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Wednesday, May 9, 2012

Don't be an a$$

Thats me, no really ;)

I have been lifting weights since I was 14. I have been a strength coach for almost 10 years. In those years I have learned many valuable lessons from mentors, friends, coaches and coworkers. One lesson still holds true to this very day...Nobody likes an a$$. We all know this person and some of us (including myself) have been this person. We cut people short, we "big time" them, create conflict when unnecessary, and act like our poop doesn't stink. I am not sure why egos are prevalent in the strength and conditioning world but they are and I don't ever see that changing. But why?

Everyone has learned something from someone else. Whether through reading books or blogs, having a conversation or simply watching from afar, this learning process will continue as you mature as a coach. We rip each other off (which is great :)) and base opinions off of experience. I believe this helps to shape us as coaches and as people. However, there is a down side to this. If you surround yourself with negative people who constantly think that their way is the only way or they have all the answers, you are clearly living in a box. You will eventually become an a$$.

I have met some of the best coaches in the world. I am talking about the biggest names in then Strength and Conditioning mega-universe. When these people speak, we all listen. The information is usually great. These professionals have the ability to make a huge impact on younger trainers in the industry. People like Dan John,  Brett Jones, Pavel and David Jack are top notch professionals. They are always friendly, willing to help and genuinely care about sharing and guiding others. These guys are damn good at what they do but have no ego, no reason to "big time" anyone and aren't a$$holes. Could they be? Yup, they are the best (in my opinion). They have been in the trenches and come out as the guru's in our field. I believe that each of them have made a conscious decision to do the right thing.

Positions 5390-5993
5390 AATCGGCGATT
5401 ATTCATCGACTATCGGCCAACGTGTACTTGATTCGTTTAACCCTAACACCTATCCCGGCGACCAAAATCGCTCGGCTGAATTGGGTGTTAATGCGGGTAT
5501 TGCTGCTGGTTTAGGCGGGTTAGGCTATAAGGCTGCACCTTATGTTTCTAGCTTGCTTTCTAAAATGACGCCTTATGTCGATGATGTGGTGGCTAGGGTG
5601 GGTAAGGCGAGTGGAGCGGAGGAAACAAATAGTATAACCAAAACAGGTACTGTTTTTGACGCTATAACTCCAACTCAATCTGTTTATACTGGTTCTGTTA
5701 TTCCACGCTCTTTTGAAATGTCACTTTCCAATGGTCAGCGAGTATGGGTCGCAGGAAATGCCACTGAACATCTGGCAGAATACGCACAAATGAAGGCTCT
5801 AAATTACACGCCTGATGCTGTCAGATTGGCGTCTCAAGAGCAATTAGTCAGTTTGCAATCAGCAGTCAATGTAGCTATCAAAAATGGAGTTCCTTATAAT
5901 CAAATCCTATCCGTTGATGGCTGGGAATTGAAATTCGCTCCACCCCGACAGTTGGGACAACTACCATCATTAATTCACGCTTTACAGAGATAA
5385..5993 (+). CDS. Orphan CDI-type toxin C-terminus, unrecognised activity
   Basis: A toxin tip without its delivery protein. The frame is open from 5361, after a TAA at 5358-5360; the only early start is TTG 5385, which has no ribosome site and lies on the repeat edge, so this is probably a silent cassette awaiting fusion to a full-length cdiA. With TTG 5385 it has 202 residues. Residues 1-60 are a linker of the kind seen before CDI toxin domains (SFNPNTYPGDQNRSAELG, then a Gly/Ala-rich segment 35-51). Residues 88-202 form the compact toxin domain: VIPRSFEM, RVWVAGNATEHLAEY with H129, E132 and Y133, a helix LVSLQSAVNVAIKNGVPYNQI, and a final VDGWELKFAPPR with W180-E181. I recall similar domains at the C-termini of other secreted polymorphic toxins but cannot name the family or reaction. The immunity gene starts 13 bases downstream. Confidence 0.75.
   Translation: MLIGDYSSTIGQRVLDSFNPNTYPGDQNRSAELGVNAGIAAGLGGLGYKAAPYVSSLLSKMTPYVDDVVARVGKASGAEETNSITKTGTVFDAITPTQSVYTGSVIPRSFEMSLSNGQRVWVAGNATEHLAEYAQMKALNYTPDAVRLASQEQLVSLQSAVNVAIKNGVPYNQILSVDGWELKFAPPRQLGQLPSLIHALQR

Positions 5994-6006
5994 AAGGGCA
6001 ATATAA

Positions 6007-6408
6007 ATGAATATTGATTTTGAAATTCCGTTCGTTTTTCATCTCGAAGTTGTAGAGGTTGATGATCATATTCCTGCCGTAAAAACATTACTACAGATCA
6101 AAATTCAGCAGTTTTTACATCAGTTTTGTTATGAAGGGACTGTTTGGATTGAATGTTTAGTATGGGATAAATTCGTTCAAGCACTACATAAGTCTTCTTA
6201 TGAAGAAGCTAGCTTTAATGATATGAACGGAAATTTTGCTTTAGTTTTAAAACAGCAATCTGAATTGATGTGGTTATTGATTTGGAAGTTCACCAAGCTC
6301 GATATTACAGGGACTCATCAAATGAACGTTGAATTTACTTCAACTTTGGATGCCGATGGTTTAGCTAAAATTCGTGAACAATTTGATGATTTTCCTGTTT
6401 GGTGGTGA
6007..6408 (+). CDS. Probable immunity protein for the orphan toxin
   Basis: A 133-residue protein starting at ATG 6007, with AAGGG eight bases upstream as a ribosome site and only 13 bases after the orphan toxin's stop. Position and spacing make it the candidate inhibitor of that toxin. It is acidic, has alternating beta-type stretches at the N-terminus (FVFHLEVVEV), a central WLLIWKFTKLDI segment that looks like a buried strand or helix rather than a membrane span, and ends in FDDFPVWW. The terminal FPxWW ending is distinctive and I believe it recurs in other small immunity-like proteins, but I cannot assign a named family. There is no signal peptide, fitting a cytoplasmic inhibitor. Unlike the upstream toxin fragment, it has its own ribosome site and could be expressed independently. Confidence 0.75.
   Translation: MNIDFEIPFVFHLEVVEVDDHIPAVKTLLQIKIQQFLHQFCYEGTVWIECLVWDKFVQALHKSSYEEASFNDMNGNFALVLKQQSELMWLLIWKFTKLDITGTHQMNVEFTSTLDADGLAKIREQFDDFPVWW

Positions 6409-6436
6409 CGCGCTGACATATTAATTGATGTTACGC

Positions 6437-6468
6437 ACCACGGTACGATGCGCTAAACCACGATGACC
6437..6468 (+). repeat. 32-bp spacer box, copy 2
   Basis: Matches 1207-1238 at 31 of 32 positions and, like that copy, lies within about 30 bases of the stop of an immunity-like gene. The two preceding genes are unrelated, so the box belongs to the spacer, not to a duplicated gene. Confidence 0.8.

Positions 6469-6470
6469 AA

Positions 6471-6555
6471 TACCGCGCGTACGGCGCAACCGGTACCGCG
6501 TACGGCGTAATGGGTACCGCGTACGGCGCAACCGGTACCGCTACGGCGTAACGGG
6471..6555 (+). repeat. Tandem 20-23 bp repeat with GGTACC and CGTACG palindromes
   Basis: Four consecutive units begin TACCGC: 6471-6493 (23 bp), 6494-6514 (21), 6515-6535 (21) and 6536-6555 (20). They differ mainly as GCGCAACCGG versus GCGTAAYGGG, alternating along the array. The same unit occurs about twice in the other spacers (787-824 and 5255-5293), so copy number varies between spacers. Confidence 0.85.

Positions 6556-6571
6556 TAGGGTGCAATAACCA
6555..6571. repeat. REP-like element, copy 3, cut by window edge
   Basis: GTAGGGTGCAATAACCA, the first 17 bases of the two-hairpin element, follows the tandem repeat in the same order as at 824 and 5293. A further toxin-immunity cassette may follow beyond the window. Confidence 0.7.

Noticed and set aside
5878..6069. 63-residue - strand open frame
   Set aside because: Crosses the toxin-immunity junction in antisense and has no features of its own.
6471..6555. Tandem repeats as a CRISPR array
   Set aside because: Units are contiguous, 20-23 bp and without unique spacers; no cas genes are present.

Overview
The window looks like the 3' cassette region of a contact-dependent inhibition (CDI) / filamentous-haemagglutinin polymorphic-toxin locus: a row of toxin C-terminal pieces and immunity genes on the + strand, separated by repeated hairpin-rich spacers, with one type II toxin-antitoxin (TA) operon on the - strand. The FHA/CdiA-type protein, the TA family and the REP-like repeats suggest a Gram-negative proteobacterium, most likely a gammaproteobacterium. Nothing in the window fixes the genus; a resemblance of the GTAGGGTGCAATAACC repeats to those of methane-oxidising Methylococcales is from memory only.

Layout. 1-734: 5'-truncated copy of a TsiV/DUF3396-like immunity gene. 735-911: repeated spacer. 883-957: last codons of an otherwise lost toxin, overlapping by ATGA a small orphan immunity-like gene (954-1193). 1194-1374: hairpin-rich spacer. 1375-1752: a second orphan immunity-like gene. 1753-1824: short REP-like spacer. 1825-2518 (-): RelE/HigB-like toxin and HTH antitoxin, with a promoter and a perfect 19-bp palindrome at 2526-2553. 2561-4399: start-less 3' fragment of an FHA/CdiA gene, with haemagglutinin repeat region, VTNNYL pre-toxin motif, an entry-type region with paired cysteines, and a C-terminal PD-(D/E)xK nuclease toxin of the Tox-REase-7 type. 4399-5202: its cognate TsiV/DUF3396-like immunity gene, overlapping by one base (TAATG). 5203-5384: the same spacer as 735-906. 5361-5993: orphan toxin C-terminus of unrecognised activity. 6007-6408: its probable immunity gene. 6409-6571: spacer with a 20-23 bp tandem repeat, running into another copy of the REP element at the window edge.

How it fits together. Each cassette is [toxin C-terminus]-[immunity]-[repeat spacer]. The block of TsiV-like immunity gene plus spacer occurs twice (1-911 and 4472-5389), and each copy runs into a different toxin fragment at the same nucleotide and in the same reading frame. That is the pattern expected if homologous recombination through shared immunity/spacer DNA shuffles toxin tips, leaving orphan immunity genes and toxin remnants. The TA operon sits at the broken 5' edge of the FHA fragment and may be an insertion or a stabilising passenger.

And then there are the turds. The cocky know-it-alls who are clearly above anyone else. You ask a simple question and get a snippy or sarcastic remark. It would be way too easy to give a clear, helpful and honest answer but you are too busy acting assholier than thou (just made that phrase up, sweet huh). YES, WE KNOW YOU ARE SMART, BUT DON'T BE AN A$$!!! You just had a chance to make a positive impact on someone, but you are much more important than the rest of us I know that you don't time for the minions.

...and thats how we feel :(

Kidding aside, we should all try to make a positive impact with everyone we meet. Share knowledge, find a mentor and be a mentor. Remember your time in the trenches. Learn from the massive failures and come out stronger each time. Find something you love and be great at it. Every time you speak, teach or train, you have two choices. Make the right one.

Thursday, April 12, 2012

Speaking From Experience

Opinions are like belly buttons, everybody has one. I was going to say something different but I am trying to keep it PG on my blog.

Now, just because someone has an opinion doesn't mean that they formed their opinion based off of their own personal experience. Here is my issue with this. Often people's opinions are formed based on the experiences of friends, colleagues, blogs they read and articles, they perused through. Anyone can read an article, regurgitate some brief points and act like they have actually experienced it.

I have been guilty of this in the past, even just 2 weeks ago. I thought I knew more than I actually did and I would comment on things and form opinions based off on the little information and experience I had on the subject. As I mature, I am learning that knowledge is good, but knowledge paired with application is even better. As I coach, my goal is to speak from actual experience, nothing more or less. This is one way I can provide the best experience for all of my clients.

You can't triple stamp a double stamp.

The strength and conditioning world is full of egos, opinions and insanely strong beliefs. It's even gotten to the point that people get VERY upset when someone challenges his/her opinion. We argue about some pretty ridiculous points and go off on crazy tangents to try to convince other coaches that we are right. It's actually pretty dumb. The squat debate has gotten some major press in the last few years, but guess what it boils down to? If someone can squat safely and they are getting stronger, cool, squats are good. If it hurts them and their form is terrible, they shouldn't squat.

I honestly don't care what exercises, mobility and strength programs you prefer. If it works and your clients are healthy, happy, moving well and working towards their goals then you are doing something right. The goal is to keep the goal the goal. If you are doing something right, I can learn from you and that's cooler than Danny Zuko. If your clients are constantly injured then I might think twice about listening to you.

If you want to be a fat loss expert then help people lose weight.

If your goal is to be the best speed coach ever, I want to see some fast athletes you have trained.

If your goal is to be a strength coach then you might want to see if you are able get some clients strong.

Dive in and be the best coach you can be. Make changes in your clients before you call yourself a guru.